And the media focus on inconsistencies in the Bush program.
But two aspects of the new administration baffle me: drilling off the Gulf Coast of Florida and the levels of arsenic in our drinking water.
Let us explore the political ramifications of these two issues:
1) Florida: Ever since the Presidential Transition, it has been reported that a potentially devastating Bush vs. Bush battle could be brewing in the Sunshine State. Governor Jeb Bush is adamantly opposed to
Meanwhile his older brother, the president, has instructed his Interior Department to study the ability of our oil companies to
Here's the rub:
So why don't the Bushes settle it right now?
W should do the
He should save his brother – and maybe his own chances, too – in Florida.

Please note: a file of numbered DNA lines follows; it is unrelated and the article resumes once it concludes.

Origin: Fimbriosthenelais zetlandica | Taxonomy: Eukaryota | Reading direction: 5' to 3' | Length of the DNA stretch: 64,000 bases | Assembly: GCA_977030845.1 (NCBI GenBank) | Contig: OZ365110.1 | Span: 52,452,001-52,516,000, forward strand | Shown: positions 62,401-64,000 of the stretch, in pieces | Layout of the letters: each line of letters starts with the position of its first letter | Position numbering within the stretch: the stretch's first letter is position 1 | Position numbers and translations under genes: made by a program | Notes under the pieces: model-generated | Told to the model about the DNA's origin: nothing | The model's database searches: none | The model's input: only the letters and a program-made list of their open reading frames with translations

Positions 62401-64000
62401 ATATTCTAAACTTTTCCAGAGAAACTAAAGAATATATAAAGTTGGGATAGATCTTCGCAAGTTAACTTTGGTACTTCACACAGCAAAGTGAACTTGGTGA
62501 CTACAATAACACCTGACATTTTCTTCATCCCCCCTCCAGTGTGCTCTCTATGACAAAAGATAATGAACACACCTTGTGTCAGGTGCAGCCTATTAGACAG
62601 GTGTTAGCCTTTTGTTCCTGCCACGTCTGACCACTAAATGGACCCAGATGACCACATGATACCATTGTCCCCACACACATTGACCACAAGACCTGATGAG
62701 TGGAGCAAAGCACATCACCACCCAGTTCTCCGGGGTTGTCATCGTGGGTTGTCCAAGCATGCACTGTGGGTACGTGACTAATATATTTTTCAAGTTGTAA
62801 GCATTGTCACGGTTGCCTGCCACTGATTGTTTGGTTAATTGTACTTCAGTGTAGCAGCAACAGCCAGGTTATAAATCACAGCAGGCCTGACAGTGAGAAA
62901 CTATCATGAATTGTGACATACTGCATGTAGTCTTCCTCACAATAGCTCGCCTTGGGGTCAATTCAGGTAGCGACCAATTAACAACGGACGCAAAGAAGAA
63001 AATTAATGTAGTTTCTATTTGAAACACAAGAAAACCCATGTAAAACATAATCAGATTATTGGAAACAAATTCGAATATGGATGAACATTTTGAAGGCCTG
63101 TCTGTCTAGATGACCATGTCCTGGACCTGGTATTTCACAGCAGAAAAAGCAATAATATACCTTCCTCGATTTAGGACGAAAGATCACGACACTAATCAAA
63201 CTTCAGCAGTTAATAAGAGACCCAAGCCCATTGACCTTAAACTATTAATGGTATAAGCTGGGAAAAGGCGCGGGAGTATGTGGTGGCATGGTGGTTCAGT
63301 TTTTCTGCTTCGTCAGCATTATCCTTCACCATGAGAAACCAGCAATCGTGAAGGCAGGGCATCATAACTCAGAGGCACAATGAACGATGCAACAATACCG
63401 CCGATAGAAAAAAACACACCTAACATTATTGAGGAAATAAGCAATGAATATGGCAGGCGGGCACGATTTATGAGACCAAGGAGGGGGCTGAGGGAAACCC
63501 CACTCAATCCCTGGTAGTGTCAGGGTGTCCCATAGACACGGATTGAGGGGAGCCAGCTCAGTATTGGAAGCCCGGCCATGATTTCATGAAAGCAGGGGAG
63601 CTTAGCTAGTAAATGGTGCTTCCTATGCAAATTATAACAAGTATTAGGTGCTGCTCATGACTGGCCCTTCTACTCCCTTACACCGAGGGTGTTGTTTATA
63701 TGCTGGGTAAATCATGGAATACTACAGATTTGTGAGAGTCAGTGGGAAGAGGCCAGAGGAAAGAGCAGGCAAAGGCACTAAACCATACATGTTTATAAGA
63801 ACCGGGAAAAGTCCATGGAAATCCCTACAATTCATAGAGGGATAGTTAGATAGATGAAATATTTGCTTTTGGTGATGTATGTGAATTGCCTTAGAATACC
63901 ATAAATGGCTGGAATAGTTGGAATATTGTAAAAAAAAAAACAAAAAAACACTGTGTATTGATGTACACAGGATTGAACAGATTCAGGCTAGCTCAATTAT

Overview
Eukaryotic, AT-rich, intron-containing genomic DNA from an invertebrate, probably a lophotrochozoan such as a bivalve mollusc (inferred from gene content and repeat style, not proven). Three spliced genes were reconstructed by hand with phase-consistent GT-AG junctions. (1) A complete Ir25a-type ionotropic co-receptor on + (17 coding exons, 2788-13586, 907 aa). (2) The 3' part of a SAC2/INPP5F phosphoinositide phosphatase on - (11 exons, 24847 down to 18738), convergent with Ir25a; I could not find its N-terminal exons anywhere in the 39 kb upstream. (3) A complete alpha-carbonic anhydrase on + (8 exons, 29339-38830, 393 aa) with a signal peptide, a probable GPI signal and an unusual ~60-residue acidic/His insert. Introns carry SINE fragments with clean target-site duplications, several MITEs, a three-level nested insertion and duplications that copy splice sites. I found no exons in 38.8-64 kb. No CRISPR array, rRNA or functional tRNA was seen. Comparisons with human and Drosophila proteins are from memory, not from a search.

That's the smart political thing to do.
All these stories about brother versus brother can't help either one. Yes, there may be a stronger sibling rivalry behind all this than we know. But that can't be allowed to get in the way of
2) Arsenic: This announcement a few weeks ago was by far the biggest PR blunder of the first 100 days. It has energized the left – and given the media something to paint the Bush administration with. But, worst of all, it has hurt Bush in suburbia – an increasingly 'swing' voter area.
What used to be solid GOP territory is now up for grabs all across the nation. Moderate Republicans share the conservative GOP fiscal policy – but want a more liberal environmental record.
Clearly Dick Cheney – a longtime foe in the House Interior Committee of the most radical environmentalist lobby – went for retribution when he shaped the arsenic policy.
But it was an ill-founded policy reversal. It was simply
And it has put the Bush administration on the defensive as Earth Day approaches.
What Bush and Cheney need to realize is that the best policy
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